assumed his new duties as COLA president. Gary Peterson, PSI, was pronounced “a good fellow” by his peers
during the Good Fellow Award Ceremony.
On day two, COLA members attended a series of educational classes,
which were presented on: lab strategies, creating a Web site, and insurance
industry updates. The afternoon concluded with a lively panel discussion on mergers and acquisitions with representatives from Carl Zeiss Optical,
Essilor, Hoya Vision Care, and VSP.
Helping to pass the gavel are: Phil Epperson, incoming COLA president, Stephen Mori-Prange, Prestige Lens Lab, outgoing COLA president, Tim
Steffey, Sunstar Optical, and Terry Yoneda, Younger Optics.
Ed Schmidt of Seoco Dies at 78
Optical laboratory veteran Ed Schmidt died on May 9 after suffering a heart attack. He was 78 years old and lived in Champaign,
Schmidt is survived by his wife Matti, his son Mike, a step-daughter, five grandchildren and two great grandchildren.
Donations may be made in Schmidt’s name to the
American Lung Association.
Midwest Labs Opens Doors to Conference Attendees
Midwest Labs in Indianola, Ind. opened its doors March 27 to the Des Moines 2010 Opticians Association of Iowa and Iowa Optometric Assistants
Association conference attendees to tour the new 9,600-sq-ft lab facilities and see first hand what happens to patient’s lenses after the order is
placed. Optometric assistants and opticians became familiar with the processes involved to produce a pair of lenses. Stations included in the tour
were data entry, customer service, surfacing, finishing and Reliance AR coating.
The lab was “live” and all stations included detailed demonstrations of the processes with actual patient’s jobs. Attendees observed how
orders are entered into the lab software system; prepared for surfacing; generated, fined and polished; AR application; edged into the frame and
finally invoiced and shipped.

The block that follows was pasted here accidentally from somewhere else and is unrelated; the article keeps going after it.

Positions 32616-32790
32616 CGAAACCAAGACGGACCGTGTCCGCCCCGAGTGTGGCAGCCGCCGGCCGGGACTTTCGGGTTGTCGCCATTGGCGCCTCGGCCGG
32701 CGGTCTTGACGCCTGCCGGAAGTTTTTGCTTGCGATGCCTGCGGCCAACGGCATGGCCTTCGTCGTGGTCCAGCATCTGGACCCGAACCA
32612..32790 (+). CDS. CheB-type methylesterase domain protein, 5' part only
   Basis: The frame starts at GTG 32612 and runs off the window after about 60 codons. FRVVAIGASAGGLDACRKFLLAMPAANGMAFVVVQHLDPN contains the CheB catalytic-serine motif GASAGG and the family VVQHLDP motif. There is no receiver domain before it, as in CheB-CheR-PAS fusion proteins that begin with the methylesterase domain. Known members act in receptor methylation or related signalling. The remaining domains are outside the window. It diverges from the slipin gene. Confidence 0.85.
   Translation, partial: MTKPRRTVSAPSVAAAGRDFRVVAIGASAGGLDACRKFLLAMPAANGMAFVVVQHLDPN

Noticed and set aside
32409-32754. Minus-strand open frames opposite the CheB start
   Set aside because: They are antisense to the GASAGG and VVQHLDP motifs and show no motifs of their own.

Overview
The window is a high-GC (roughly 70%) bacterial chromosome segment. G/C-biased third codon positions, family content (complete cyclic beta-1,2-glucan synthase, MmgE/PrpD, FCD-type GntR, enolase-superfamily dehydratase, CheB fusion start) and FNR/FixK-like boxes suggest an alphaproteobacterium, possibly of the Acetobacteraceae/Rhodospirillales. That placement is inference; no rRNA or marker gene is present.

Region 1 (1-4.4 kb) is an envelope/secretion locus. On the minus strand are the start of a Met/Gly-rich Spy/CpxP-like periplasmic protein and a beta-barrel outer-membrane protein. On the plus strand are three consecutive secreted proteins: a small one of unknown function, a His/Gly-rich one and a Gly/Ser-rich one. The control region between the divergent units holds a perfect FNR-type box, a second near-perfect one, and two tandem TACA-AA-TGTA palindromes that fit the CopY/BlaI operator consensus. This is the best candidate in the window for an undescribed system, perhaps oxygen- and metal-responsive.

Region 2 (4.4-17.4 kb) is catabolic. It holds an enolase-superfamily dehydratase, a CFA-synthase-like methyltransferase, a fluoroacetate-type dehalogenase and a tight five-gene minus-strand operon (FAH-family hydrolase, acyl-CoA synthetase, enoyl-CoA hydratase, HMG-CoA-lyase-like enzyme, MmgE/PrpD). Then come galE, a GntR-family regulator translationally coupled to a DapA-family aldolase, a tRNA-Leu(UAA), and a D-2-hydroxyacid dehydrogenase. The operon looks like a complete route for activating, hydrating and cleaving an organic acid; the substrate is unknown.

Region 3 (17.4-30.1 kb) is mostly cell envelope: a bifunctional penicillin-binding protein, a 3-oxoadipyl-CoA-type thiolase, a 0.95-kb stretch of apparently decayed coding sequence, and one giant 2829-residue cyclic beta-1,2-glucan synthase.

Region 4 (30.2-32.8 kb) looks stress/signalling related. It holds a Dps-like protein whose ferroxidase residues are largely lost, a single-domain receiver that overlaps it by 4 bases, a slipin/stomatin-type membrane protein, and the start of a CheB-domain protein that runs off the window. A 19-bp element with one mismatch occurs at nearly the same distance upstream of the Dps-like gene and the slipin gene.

Approximately 50 eyecare professionals attended and each participant received a free pair of lenses that include Reliance XP AR.
Lisa De Marco and Marc Rubinrott of Advance Optical
Family owned and operated since 1922, Advance Optical of Rochester, New York became an Essilor partner lab in March of 2008. Shortly after the
retirement of Morley Gwirtzman, Essilor hired for Marc Rubinrott, a former Bausch & Lomb executive, as the new president of Advance Optical.
Rubinrott aims to increase the scope of Advance’s services and technologies while still maintaining the tenets of the Gwirtzman family philosophy. Together with marketing director Lisa De Marco, who is Gwirtzman’s daughter, he began an internal marketing
department. Rubinrott’s previous tenure in sales and marketing at Bausch & Lomb and De Marco’s marketing positions at metro New York
companies Colavita and Rose Brand have helped them formulate marketing initiatives for Advance.
“We’re growing the business in a fun, innovative way. We’re looking to build loyalty, promote premium products all the while injecting
a bit of fun into the mix,” said De Marco.
To reach their goal, Rubinrott and De Marco are developing simple, exciting sales promotions that entice not only the customers, but the company
employees as well. One recent promotion, “No Glare: Your Best Vision Decision,” featured “Morley Money” point coupons that
are redeemable for gifts. Another, “Home Run Derby,” promotes Transitions lenses. Rubinrott and De Marco believe they have seen a rise in
customer participation as a result.
“Having everyone on board be able to see the big picture from the start is a large part of our commitment,” said Rubinrott. May also
celebrates the one-year successful introduction of Advance’s progressive lens and Non-Glare coating brand “Mor Sight,” a reference to
both former owner/president Morley Gwirtzman as well as to quality vision.
Together, Advance Optical’s marketing team pushes to enhance the overall business experience. “Through quality products and services,
educational/social events, and promotions we plan to make it impossible not to work with Advance,” said De Marco.
“It’s not only about making glasses. It’s helping people to see better. It’s changing and enhancing lives,” added Rubinrott.
LabTalk Spotlight May 2010
Green and Saving Green: Create a More Eco-Friendly and Profitable Lab
By Julie Bos